anne_mikolay_120The recent suicide of Rutgers University student Tyler Clementi raises serious questions. Why would fellow students Dharun Ravi and Molly Wei secretly tape and broadcast Mr. Clementi’s private moments? Why is such an invasion of privacy viewed as a fun activity? What is wrong with the world today?

That’s a loaded question and an issue far too complicated to be addressed here. But I ask you: have we become a voyeuristic society? Has the media desensitized us to such an extent that we believe peering into another’s private life is acceptable? Television networks and magazines get rich on our peeping Tom behavior. America’s insatiable appetite for gossip attracts viewers to shows like Big Brother House, The Biggest Loser, Dating in the Dark, The Real Housewives of New York, The Jerry Springer Show, Jersey Shore, etc., etc., etc. A publication prints a photograph of Keanu Reeves sitting alone on a park bench, and a singular moment in the man’s life suddenly emerges national news as the world wonders, is Keanu Reeves lonely? Bravo Television’s New Jersey Housewife Danielle Staub is mentioned in a memoir, and suddenly the details of her past indiscretions are plastered all over the net. The Jersey Shore’s Snooky changes her hairstyle and everybody wants to know why. Our nosy nature has turned reality television “stars” into highly paid celebrities, and transformed invasion of privacy into a social norm. Why?

America likes to watch other people’s lives unfold and fall apart. That’s why. Sensitivity, consideration, and simple kindness have been trampled by morbid curiosity and self-indulgence. Random acts of kindness are few and far between. And so we have ignorant young adults taping the private moments of an innocent college freshmen, thus creating profound and overwhelming humiliation that drove the young man to take his own life. What’s to be done about it? I don’t know. I truly don’t. It is my hope that Dharun Ravi and Molly Wei will be prosecuted to the full extent of the law for this crime of bias and this unforgivable invasion of privacy.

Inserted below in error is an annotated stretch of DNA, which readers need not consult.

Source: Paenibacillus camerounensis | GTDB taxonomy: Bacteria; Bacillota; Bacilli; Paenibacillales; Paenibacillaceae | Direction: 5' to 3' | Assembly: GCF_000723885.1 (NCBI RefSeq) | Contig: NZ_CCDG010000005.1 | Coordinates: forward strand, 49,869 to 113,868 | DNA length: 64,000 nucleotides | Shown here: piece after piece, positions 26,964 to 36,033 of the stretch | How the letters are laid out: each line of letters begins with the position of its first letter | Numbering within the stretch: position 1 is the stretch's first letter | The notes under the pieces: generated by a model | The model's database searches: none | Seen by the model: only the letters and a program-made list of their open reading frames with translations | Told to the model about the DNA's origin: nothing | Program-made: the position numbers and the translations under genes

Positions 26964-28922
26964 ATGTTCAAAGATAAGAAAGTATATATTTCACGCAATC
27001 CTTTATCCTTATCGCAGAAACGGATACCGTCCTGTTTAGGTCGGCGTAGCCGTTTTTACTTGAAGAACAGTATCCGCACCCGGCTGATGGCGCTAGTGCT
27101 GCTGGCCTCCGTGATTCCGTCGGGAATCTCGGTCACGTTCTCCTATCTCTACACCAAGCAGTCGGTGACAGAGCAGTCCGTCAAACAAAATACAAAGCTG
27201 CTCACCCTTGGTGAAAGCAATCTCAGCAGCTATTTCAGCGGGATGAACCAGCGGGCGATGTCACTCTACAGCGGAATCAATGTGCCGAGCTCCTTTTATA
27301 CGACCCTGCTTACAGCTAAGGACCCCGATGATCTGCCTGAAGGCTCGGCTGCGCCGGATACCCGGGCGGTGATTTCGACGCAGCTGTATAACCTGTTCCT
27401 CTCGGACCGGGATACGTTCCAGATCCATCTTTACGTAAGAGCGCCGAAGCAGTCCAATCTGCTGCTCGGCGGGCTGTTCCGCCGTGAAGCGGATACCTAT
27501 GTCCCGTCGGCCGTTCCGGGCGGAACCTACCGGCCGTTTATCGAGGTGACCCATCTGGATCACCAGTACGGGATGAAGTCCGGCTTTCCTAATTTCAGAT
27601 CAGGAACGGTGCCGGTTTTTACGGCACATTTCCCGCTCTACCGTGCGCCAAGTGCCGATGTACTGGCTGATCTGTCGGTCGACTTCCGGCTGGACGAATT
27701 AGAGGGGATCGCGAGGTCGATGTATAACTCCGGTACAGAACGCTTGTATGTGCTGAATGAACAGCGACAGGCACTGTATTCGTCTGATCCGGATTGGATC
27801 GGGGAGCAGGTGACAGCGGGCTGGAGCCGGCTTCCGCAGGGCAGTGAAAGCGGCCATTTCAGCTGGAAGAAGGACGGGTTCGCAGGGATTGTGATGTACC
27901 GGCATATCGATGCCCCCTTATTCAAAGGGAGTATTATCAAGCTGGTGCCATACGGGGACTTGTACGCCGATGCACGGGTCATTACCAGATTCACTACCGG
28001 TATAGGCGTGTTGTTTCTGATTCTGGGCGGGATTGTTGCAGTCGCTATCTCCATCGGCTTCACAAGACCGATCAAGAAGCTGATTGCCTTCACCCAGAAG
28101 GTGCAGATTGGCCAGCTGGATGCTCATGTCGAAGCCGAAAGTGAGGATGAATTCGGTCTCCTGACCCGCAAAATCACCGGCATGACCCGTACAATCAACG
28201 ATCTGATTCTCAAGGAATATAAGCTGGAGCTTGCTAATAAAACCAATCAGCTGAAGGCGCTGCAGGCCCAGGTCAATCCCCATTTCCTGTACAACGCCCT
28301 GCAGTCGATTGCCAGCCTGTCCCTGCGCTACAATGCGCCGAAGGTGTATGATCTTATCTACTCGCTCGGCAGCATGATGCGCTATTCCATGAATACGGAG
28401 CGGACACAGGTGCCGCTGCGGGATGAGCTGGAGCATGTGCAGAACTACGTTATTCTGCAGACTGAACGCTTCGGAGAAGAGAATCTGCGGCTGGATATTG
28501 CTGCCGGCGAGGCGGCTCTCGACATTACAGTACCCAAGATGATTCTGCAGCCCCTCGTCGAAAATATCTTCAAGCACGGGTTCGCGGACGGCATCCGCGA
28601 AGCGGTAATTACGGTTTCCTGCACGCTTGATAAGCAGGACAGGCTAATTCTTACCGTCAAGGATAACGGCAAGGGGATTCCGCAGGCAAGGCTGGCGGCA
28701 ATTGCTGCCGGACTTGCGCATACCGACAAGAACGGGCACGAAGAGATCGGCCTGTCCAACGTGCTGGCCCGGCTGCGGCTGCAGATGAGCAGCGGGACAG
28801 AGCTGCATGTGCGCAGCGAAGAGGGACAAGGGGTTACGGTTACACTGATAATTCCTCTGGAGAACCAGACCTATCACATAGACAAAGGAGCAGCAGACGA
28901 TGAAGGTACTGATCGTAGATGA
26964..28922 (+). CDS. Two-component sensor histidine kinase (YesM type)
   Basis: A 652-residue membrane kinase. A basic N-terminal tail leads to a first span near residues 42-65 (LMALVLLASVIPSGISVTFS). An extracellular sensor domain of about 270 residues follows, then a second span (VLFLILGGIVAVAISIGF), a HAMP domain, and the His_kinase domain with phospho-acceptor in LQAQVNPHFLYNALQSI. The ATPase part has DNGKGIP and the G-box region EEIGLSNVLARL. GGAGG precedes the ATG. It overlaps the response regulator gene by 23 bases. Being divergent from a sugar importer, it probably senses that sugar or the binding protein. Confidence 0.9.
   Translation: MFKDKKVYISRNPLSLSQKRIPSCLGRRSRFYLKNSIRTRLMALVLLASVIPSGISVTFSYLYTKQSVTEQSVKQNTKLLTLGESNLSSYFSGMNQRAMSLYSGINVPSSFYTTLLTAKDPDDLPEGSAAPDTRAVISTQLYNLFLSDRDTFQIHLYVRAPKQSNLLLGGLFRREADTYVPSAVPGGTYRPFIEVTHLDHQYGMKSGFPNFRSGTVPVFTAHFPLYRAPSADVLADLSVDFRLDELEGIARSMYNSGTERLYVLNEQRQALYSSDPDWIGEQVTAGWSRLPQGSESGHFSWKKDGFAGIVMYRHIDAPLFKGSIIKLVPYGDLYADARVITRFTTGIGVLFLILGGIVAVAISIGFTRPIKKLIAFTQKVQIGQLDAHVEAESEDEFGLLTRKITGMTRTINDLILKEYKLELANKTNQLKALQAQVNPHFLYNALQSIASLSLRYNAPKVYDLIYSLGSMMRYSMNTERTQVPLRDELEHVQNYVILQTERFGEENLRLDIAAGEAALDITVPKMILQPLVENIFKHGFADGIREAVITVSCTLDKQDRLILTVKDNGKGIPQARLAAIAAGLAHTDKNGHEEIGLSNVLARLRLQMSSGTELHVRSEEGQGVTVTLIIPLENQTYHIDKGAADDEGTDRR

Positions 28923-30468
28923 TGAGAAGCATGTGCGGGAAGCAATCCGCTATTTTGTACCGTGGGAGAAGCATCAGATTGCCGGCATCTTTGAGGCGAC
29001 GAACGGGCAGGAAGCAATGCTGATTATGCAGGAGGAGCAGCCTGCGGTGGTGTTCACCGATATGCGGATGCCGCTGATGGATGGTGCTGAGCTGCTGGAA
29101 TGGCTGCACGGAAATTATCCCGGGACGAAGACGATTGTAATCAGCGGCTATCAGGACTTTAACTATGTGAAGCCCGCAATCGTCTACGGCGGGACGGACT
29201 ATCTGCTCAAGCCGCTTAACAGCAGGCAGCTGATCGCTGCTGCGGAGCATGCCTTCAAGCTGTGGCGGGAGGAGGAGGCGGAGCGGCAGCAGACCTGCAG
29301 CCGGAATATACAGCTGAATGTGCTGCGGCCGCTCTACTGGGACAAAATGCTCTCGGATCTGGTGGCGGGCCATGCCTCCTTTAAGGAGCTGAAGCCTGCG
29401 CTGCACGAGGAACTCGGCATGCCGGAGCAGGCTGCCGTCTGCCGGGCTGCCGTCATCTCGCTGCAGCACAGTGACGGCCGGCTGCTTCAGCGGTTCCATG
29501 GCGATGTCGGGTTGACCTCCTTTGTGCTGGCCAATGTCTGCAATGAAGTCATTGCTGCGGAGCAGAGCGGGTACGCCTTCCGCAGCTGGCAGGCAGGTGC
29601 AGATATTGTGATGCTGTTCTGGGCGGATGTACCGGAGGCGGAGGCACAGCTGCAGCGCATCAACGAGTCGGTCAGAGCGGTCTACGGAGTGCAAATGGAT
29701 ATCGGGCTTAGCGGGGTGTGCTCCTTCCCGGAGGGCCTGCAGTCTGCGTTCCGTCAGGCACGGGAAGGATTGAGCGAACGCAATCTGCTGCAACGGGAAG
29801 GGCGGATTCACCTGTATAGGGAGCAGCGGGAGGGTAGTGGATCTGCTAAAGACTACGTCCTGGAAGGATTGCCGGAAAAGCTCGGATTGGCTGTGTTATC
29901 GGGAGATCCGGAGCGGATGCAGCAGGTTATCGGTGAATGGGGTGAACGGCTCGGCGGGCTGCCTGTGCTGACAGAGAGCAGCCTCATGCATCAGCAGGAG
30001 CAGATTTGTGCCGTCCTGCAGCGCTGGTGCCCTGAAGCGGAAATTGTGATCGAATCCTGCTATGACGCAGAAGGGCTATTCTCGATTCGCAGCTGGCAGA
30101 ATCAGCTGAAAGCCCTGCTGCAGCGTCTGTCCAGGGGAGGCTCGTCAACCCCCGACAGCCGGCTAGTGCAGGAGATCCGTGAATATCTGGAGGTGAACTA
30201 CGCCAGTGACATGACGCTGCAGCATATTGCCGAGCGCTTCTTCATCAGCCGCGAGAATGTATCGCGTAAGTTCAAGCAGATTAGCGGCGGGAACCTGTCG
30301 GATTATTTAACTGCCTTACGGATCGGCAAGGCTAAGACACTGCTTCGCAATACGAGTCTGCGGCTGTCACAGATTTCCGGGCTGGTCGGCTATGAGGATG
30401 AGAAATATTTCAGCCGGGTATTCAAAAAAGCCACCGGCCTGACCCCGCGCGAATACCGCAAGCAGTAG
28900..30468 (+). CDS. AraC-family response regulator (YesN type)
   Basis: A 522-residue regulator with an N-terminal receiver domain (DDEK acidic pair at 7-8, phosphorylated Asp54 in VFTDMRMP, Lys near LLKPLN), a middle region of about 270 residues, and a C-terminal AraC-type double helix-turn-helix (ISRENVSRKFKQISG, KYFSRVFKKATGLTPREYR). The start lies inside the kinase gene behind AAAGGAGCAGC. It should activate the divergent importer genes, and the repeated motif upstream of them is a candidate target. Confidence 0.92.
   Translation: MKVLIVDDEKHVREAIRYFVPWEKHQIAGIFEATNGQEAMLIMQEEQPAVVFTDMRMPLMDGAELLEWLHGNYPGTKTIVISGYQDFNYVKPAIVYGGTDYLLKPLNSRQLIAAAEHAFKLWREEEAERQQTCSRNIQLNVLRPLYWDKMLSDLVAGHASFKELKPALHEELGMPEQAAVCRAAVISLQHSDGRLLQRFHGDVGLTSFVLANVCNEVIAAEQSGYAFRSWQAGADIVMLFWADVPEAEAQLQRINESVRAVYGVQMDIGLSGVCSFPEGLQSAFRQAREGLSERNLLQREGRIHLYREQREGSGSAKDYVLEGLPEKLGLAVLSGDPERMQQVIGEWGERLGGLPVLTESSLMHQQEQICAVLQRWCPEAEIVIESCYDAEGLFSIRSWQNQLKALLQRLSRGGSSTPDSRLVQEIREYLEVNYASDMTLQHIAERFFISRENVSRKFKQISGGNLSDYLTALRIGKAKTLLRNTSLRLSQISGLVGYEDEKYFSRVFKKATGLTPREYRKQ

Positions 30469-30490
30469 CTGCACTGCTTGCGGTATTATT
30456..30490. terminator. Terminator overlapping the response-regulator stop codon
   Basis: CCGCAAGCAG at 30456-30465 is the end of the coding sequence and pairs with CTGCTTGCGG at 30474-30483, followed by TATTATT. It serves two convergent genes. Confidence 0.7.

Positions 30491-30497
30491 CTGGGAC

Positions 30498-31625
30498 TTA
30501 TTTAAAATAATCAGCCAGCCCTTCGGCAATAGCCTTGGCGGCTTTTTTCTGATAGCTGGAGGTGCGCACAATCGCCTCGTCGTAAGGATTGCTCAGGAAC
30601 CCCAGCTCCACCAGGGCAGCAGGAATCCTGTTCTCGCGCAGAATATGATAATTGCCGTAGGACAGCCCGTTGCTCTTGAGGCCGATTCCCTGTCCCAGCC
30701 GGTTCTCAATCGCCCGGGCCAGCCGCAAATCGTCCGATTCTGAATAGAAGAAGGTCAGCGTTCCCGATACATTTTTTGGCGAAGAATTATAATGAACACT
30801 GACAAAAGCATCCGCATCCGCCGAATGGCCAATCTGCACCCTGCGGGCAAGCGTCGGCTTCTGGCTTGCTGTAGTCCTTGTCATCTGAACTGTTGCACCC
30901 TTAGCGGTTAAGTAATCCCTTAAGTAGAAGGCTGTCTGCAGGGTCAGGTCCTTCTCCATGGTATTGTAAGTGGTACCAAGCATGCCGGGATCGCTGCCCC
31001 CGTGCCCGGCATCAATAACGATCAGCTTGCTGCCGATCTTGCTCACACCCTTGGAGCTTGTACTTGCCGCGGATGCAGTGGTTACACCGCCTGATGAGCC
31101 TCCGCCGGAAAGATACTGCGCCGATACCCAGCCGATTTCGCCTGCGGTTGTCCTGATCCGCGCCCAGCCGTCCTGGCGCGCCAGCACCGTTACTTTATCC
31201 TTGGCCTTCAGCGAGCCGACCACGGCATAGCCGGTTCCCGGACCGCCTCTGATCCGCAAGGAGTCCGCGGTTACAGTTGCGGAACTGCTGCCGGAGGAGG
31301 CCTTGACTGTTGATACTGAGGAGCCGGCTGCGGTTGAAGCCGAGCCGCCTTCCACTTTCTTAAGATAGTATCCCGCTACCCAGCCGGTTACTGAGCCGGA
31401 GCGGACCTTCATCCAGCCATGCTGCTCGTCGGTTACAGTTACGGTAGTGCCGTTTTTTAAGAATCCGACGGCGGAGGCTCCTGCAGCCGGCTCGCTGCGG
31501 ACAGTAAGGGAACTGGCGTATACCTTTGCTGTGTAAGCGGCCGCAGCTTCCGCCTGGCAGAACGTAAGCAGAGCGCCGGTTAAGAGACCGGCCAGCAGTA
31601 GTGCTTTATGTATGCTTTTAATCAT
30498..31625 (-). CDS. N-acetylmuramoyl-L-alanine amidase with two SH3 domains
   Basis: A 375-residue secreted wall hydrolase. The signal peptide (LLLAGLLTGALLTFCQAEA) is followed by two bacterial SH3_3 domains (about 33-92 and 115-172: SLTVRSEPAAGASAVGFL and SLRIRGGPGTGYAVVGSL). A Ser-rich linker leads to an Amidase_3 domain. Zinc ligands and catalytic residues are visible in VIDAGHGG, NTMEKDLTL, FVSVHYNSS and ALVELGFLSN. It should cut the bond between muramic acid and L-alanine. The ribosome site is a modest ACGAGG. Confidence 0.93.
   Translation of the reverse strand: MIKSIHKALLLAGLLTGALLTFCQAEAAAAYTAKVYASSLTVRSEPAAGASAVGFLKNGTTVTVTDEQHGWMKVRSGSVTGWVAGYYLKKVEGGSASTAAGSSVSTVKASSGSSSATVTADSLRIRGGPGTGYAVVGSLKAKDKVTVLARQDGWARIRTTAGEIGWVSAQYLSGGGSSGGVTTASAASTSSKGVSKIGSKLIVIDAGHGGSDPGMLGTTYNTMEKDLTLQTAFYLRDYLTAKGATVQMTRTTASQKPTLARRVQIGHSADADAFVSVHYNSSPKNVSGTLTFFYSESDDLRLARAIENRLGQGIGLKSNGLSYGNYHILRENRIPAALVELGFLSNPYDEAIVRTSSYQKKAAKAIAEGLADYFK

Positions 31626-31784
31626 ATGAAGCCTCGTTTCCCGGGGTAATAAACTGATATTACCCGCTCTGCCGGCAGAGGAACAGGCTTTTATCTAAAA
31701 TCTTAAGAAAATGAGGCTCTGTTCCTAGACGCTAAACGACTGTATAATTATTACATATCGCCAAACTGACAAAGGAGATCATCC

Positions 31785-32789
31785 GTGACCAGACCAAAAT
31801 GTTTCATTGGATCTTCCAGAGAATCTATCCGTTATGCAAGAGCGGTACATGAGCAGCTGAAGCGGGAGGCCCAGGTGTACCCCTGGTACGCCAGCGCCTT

Let us learn from this. As parents, let us teach our children proper boundaries of respect and consideration for others. Let us reject our peeping Tom tendencies and return to a quieter, gentler nature, one that nurtures young people, and doesn’t force them off the George Washington Bridge.

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Anne Mikolay

Anne Mikolay

Anne M. Mikolay joined The Atlantic Highlands Herald as a columnist in 2008. Prior to penning “The Armchair Critic,” Anne wrote feature articles for The Monmouth Journal. Her work has appeared in national...